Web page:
A major event seems to have impacted our Planet about one million years ago, during an episode called “mid-Pleistocene transition”: before this period, the cycles between glacial (colder) and interglacial (warmer) periods followed each other every 41,000 years, but they then intensified, sometimes giving rise to glacial periods lasting over 100,000 years. Paleoclimatologists have long debated the precise origin of this abrupt climate change.
Extending from 2.58 million years to 11,700 years before the present, the Pleistocene is a geological period covering the majority of recent known glaciations. The climate is characterized by intense cycles of glaciation, allowing the ice to cover more than 30% of the Earth’s surface during the maximum of glaciation: we find imposing glaciers in New Zealand, in the Ethiopian mountains or in the Atlas Mountains, in North Africa.
But these glacial cycles, characterized by a period of 41,000 years more than a million years ago, seem to have been largely impacted by a still unknown phenomenon to give the longer cycles we observe today.
Milankovitch cycles at the origin of these variations?
Scientists have been hesitating for a long time about the origin of this phenomenon. The most likely reason currently accepted is the Milankovitch cycles, cyclical variations in the Earth’s orbit that affect the amount of energy absorbed by the Earth.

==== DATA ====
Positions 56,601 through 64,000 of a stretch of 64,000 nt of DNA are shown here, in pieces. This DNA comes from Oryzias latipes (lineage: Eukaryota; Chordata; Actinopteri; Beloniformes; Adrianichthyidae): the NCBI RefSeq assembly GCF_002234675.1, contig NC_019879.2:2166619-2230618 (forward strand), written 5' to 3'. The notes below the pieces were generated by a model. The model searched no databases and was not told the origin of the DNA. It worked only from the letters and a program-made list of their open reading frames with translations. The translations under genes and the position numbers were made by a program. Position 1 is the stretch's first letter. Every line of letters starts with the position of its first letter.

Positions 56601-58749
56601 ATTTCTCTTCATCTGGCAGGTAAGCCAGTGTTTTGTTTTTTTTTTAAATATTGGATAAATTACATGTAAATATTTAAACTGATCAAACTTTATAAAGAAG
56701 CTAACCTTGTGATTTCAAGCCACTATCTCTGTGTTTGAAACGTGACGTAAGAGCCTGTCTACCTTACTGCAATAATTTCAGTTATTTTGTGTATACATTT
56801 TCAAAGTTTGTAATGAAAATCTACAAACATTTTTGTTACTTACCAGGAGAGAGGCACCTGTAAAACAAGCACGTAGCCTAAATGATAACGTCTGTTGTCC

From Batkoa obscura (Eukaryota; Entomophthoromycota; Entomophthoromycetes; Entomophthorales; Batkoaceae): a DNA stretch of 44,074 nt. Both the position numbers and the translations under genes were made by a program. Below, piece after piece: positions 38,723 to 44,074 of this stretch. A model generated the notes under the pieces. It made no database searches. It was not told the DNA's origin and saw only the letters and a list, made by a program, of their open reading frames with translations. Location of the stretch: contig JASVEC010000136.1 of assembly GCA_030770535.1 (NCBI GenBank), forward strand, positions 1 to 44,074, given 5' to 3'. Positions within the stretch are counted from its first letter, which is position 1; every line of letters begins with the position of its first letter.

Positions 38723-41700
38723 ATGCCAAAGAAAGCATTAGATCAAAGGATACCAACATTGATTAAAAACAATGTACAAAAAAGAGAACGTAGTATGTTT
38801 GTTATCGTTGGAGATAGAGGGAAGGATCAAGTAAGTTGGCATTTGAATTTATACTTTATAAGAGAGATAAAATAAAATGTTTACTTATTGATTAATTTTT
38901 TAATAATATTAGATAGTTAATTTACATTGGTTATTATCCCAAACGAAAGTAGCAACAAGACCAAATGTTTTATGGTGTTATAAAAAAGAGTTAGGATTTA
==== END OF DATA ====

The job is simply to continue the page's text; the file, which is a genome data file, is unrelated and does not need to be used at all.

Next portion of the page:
On a geological scale, this is indeed the main natural driver for the alternation of warm and cold periods over several million years. However, some researchers argue that if the Milankovitch cycles did not undergo major changes a million years ago, another internal phenomenon was probably at work.
The role of the North Atlantic
Researchers at Columbia University’s Earth Institute analyzed sediment cores from the North and South Atlantic, looking specifically at the concentrations of the isotope Neodymium, a chemical element used as a tool for studying past ocean currents.
They found that a major Atlantic current system, the AMOC (Atlantic Meridional Circulation), underwent a severe weakening at a time coinciding with the “Mid-Pleistocene Transition” in the northern ocean. The researchers in the study link this change in ocean current to the greater presence of glaciers in the northern hemisphere, creating a more intense global cooling.
This discovery sheds light on the origin of a recent climate transition that is still unknown, and highlights the importance of the North Atlantic and ocean currents in past and future climate variations.